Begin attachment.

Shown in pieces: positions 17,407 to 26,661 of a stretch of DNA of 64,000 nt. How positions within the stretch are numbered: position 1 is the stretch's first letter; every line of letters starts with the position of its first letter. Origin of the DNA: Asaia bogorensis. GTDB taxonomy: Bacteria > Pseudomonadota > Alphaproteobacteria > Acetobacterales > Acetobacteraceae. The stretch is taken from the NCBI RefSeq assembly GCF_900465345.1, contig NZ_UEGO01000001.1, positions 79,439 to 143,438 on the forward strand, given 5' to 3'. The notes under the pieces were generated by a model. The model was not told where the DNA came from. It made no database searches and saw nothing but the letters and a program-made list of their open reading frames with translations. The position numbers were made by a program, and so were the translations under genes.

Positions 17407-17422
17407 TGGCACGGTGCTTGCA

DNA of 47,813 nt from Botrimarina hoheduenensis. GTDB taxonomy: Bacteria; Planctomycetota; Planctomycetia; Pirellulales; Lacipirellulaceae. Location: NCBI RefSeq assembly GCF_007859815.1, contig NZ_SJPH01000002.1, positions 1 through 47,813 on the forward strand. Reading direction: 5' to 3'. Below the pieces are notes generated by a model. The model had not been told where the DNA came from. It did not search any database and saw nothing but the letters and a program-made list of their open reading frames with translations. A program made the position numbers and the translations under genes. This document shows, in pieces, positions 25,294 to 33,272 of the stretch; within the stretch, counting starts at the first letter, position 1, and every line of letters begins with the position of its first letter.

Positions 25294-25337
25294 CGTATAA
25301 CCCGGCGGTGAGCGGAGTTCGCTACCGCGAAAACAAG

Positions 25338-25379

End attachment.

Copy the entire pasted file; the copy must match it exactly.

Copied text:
Shown in pieces: positions 17,407 to 26,661 of a stretch of DNA of 64,000 nt. How positions within the stretch are numbered: position 1 is the stretch's first letter; every line of letters starts with the position of its first letter. Origin of the DNA: Asaia bogorensis. GTDB taxonomy: Bacteria > Pseudomonadota > Alphaproteobacteria > Acetobacterales > Acetobacteraceae. The stretch is taken from the NCBI RefSeq assembly GCF_900465345.1, contig NZ_UEGO01000001.1, positions 79,439 to 143,438 on the forward strand, given 5' to 3'. The notes under the pieces were generated by a model. The model was not told where the DNA came from. It made no database searches and saw nothing but the letters and a program-made list of their open reading frames with translations. The position numbers were made by a program, and so were the translations under genes.

Positions 17407-17422
17407 TGGCACGGTGCTTGCA

DNA of 47,813 nt from Botrimarina hoheduenensis. GTDB taxonomy: Bacteria; Planctomycetota; Planctomycetia; Pirellulales; Lacipirellulaceae. Location: NCBI RefSeq assembly GCF_007859815.1, contig NZ_SJPH01000002.1, positions 1 through 47,813 on the forward strand. Reading direction: 5' to 3'. Below the pieces are notes generated by a model. The model had not been told where the DNA came from. It did not search any database and saw nothing but the letters and a program-made list of their open reading frames with translations. A program made the position numbers and the translations under genes. This document shows, in pieces, positions 25,294 to 33,272 of the stretch; within the stretch, counting starts at the first letter, position 1, and every line of letters begins with the position of its first letter.

Positions 25294-25337
25294 CGTATAA
25301 CCCGGCGGTGAGCGGAGTTCGCTACCGCGAAAACAAG

Positions 25338-25379